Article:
PHOENIX -- John Buck and his wife, Brooke, have worn out the list of old wives' tales in an attempt to induce labor for the couple's third child. They have tried walking around Central Park for hours. They have tried eating spicy food. They have tried massages.
Nothing has worked, and so Buck traveled with the Mets to the West Coast this weekend, knowing he will turn around as soon as the baby arrives. Brooke's estimated due date was Aug. 1.
When the time comes, Buck plans to file for paternity leave, call a friend in Utah who owns a private plane, and hopefully head back east in style. The Mets, meanwhile, will almost certainly turn to No. 2 prospect Travis d'Arnaud, who -- thanks to a recent promotion -- is close by at Triple-A Las Vegas.
Sidelined for most of this season with a bone fracture in his foot, d'Arnaud should start regularly in Buck's absence, which can last up to three games. Then he will head back down to the Minors until September, when rosters expand.
Said manager Terry Collins: "If Travis d'Arnaud's here, he will be in the game."
Wright not returning this season a possibility
PHOENIX -- Though the Mets still hope David Wright can return to active duty before the end of August, manager Terry Collins admitted Friday that there's a chance Wright will not play again this season.
"No question," Collins said when asked if Wright might not return from a strained right hamstring. "There's nothing etched in stone. We're hoping certainly that it's four weeks. If it's five, it's five. If it's six, it's six. If he gets back, tremendous. That means the healing process and all the rehab stuff will work. But there is absolutely no timetable at all."
Wright is currently taking part in a daily physical therapy regimen at the Hospital for Special Surgery in Manhattan. Until he is ready to begin baseball activities -- and there is no timetable on that, either -- he will remain in New York.
At some point, Wright's rehab will progress to Port St. Lucie, Fla., where he will begin daily running, fielding and hitting drills. Only then will the Mets have a more concrete idea of when -- or if -- he might be able to return this season.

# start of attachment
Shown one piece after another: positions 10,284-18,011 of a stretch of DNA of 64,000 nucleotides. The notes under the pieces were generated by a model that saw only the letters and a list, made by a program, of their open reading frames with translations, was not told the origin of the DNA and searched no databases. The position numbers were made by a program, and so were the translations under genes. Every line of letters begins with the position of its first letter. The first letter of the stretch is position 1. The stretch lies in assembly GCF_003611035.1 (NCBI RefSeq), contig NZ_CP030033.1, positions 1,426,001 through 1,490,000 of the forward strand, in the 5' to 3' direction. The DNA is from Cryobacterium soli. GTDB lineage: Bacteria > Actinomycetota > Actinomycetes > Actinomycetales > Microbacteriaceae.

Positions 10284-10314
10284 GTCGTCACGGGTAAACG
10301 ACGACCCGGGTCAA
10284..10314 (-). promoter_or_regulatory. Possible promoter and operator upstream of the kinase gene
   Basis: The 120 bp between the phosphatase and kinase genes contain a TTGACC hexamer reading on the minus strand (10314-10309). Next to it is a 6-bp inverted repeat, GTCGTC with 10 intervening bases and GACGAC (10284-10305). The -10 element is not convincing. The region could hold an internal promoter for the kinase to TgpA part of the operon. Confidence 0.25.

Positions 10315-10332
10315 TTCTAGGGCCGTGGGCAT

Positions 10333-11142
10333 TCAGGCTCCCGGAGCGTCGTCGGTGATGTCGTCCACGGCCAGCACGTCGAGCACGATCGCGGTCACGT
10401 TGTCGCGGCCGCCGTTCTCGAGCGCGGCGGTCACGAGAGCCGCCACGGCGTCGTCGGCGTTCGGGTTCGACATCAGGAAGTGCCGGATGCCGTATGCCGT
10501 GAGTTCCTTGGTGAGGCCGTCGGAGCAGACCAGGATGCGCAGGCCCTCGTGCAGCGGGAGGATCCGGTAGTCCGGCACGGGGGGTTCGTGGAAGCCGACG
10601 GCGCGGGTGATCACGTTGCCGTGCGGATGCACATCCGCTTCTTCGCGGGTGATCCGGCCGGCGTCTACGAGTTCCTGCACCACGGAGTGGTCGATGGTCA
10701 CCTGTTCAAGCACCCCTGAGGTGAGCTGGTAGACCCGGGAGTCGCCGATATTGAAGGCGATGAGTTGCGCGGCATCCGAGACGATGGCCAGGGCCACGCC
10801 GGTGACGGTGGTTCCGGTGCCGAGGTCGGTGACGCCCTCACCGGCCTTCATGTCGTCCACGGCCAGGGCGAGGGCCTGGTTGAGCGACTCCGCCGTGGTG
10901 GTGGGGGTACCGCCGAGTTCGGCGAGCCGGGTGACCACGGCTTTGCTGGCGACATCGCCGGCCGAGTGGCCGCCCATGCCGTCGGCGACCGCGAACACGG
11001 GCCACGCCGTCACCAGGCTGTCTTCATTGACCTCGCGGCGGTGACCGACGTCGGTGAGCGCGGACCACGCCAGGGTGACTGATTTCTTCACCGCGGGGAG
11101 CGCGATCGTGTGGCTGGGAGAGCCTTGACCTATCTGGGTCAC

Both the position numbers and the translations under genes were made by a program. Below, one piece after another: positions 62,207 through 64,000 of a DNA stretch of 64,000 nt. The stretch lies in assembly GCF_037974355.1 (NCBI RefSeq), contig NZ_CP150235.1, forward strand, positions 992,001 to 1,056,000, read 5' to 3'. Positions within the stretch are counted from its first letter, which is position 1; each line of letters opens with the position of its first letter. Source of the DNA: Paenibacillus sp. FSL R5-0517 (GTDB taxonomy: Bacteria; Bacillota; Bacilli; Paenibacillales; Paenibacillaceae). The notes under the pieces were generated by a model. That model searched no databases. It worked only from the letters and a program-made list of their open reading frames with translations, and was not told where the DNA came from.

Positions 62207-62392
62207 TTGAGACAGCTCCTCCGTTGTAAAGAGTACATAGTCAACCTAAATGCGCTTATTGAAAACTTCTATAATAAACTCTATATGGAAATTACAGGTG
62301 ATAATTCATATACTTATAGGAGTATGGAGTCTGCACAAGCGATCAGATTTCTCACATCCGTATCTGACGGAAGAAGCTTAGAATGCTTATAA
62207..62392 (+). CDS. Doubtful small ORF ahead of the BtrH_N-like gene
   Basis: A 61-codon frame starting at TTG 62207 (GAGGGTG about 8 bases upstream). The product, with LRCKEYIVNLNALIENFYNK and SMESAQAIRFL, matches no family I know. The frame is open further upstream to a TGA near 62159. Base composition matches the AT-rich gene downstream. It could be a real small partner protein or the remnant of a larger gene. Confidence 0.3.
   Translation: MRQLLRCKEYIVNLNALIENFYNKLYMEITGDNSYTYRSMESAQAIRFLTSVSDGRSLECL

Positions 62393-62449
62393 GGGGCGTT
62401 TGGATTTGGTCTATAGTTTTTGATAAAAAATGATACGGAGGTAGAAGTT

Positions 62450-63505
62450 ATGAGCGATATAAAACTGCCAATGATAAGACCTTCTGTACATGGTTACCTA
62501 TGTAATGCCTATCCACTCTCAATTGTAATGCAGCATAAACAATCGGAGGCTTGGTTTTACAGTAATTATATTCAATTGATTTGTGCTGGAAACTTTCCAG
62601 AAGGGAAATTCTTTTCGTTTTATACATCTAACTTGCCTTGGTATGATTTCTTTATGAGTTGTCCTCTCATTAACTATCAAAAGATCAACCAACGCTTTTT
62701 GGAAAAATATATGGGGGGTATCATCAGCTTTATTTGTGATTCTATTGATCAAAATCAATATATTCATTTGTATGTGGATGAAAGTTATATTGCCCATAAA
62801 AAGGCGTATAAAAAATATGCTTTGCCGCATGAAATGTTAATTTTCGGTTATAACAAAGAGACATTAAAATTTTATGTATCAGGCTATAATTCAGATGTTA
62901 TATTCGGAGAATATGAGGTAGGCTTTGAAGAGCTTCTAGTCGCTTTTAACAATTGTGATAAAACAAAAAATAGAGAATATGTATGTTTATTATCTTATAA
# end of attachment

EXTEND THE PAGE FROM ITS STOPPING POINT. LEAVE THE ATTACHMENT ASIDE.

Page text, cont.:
In the interim, Collins said, he will keep Wright out of his thoughts as much as possible. Clearly missing Wright's team-leading .309 batting average and .904 OPS, the Mets have averaged three runs per game since their captain landed on the disabled list.
"You can't worry about a month from now," Collins said. "All I've got to worry about is making sure those guys in there are ready to play, and that they play up to their capabilities, and we get them ready for tomorrow. And when David calls me and says, 'I'm ready to go,' [he] will be in the lineup. Book it."
Hawkins not Mets' only option for closing duties
PHOENIX -- LaTroy Hawkins is a reluctant closer. The 40-year-old reliever feels most comfortable in the eighth inning, but has been pitching the ninth because that is where the Mets need him most.
Luckily for Hawkins, he is not necessarily the Mets' closer. With regular ninth-inning man Bobby Parnell nursing a herniated disc in his neck that could require surgery, manager Terry Collins stressed Friday that he is "not committed to anybody" in the ninth.
So while Collins may continue turning to Hawkins for the immediate future, he may also turn back to David Aardsma, who blew his only save opportunity in Parnell's absence, or fellow right-hander Carlos Torres.
"A lot of it has to do with how certain right-handed hitters hit right-handed pitching and the kind of hitters they are," Collins said, explaining that Aardsma matches up better with some hitters due to his more explosive four-seam fastball.
Collins may also look to left-handers Scott Rice or Pedro Feliciano in the ninth inning if matchups dictate it. But for now, Hawkins appears to have the inside track for a role he does not necessarily want.
"When I saw the job that LaTroy did on so many occasions here in the last couple weeks in the eighth, where he's had to face the middle of the lineup and, gosh, got outs -- I mean easy outs -- I just thought maybe he's the guy that should be pitching the ninth inning," Collins said. "And so I went to him."